ABSTRACT Primary non-carcinoid adenocarcinoma of the appendix is rare. Likewise, distant metastatisis of another organ or system cancer is even more rare. Generally, gastric adenocarcinoma may clinically be detected while it is spreaded. A 31-year-old man who had no specific medical history was admitted to the clinic with complaint of right lower abdominal quadrant pain and rebound tenderness over McBurney’s point. Laparotomy was performed for a diagnosis of acute appendicitis. Histopathological examination revealed an obstruction of the appendicular lumen due to adenocarcinoma metastasis. Correspondingly, the patient was re-evaluated to detect the primary malignancy focus and underwent inoperable gastric adenocarcinoma diagnosis. As our knowledge, there is only one other example in the literature; a patient with undiagnosed gastric cancer who had an acute appendicitis as the first clinical manifestation of an upper gastrointestinal malignancy. Thus we want to share this unusual, interesting and complicated case.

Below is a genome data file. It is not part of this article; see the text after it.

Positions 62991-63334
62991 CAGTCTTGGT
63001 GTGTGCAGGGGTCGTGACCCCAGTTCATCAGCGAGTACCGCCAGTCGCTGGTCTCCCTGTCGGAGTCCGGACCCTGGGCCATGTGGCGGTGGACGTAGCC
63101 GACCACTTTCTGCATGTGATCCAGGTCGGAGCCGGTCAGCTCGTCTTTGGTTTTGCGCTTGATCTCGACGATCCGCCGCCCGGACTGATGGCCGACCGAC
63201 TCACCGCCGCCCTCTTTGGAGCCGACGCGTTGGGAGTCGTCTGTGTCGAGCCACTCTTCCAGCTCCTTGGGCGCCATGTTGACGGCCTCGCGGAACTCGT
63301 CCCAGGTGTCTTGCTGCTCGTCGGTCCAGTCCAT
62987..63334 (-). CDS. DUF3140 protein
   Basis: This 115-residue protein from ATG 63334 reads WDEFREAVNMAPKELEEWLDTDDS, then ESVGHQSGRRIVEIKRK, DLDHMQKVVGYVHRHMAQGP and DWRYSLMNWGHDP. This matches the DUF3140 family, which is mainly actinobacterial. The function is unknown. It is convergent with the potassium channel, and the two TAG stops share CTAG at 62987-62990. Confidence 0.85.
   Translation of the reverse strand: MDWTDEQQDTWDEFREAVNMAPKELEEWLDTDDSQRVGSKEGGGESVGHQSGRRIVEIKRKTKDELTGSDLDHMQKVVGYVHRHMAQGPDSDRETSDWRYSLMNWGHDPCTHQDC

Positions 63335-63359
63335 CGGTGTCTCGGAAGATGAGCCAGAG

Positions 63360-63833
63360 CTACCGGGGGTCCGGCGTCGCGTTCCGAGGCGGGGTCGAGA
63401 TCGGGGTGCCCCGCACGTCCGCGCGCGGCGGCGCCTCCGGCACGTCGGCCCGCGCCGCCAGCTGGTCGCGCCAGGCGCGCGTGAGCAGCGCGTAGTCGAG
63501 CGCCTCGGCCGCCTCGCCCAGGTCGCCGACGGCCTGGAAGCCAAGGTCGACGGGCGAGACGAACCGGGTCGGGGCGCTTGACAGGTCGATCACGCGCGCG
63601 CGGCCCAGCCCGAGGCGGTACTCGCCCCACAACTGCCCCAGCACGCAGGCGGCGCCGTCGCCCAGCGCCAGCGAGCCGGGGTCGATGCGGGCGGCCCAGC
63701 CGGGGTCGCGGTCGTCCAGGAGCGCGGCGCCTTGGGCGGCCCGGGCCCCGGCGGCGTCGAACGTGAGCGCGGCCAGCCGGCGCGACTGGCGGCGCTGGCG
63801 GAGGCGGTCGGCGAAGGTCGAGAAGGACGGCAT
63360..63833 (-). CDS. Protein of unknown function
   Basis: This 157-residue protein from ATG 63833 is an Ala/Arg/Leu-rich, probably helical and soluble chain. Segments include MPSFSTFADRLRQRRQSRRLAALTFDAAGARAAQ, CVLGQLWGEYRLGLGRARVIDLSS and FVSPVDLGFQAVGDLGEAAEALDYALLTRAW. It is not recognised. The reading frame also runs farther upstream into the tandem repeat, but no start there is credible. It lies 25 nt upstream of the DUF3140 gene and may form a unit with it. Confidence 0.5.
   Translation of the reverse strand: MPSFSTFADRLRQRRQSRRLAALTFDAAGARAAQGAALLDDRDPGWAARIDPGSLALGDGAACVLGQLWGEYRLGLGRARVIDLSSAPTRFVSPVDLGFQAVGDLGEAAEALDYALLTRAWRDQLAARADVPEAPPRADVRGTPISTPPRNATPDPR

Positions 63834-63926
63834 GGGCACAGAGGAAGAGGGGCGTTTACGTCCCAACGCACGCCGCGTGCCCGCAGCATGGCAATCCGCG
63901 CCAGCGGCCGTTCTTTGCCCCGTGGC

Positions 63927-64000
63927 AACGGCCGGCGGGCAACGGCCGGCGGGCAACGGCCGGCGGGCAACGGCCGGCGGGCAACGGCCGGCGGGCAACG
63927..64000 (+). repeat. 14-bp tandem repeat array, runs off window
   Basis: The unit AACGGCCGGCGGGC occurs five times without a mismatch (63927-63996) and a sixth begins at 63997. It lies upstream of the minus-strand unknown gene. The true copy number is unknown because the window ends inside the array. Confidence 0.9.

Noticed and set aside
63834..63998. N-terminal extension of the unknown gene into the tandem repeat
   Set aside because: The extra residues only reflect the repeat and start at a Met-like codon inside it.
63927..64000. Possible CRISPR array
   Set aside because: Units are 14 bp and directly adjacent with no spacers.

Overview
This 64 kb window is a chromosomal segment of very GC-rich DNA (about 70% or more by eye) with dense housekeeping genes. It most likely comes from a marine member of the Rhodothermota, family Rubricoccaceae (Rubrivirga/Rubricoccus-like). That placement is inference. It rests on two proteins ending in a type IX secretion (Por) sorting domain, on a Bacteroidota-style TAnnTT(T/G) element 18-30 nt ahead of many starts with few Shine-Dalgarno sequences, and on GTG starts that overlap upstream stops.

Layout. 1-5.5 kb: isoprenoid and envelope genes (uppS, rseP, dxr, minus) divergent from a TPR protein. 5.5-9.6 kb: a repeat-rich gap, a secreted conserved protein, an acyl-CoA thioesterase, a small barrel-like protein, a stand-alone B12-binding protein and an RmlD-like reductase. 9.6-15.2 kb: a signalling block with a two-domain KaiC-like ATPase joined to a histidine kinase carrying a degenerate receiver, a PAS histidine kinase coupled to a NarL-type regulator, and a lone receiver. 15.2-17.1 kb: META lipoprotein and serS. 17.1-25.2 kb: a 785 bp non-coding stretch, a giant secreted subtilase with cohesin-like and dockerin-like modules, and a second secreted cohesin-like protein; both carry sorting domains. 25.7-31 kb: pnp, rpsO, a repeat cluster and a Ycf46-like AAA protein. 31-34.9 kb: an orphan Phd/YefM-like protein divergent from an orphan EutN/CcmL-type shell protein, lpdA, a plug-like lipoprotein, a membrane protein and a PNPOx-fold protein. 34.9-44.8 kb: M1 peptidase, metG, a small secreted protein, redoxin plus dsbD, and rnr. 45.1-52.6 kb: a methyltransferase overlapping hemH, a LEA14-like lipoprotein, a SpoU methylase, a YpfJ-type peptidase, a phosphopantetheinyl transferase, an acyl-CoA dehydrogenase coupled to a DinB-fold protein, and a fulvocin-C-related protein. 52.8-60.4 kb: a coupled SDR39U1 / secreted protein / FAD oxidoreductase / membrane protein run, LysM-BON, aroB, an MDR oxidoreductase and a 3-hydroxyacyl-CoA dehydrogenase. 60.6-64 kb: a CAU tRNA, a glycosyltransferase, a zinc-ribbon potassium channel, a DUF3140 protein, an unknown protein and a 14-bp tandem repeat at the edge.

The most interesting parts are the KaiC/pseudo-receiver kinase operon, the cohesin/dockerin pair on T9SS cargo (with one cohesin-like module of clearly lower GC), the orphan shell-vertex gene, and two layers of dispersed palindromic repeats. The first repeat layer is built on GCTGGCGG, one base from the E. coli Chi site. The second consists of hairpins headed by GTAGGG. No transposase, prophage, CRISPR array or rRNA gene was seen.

Key words: Acute appendicitis, Gastric adenocarcinoma, Distant metastasis, Diagnostic laparoscopy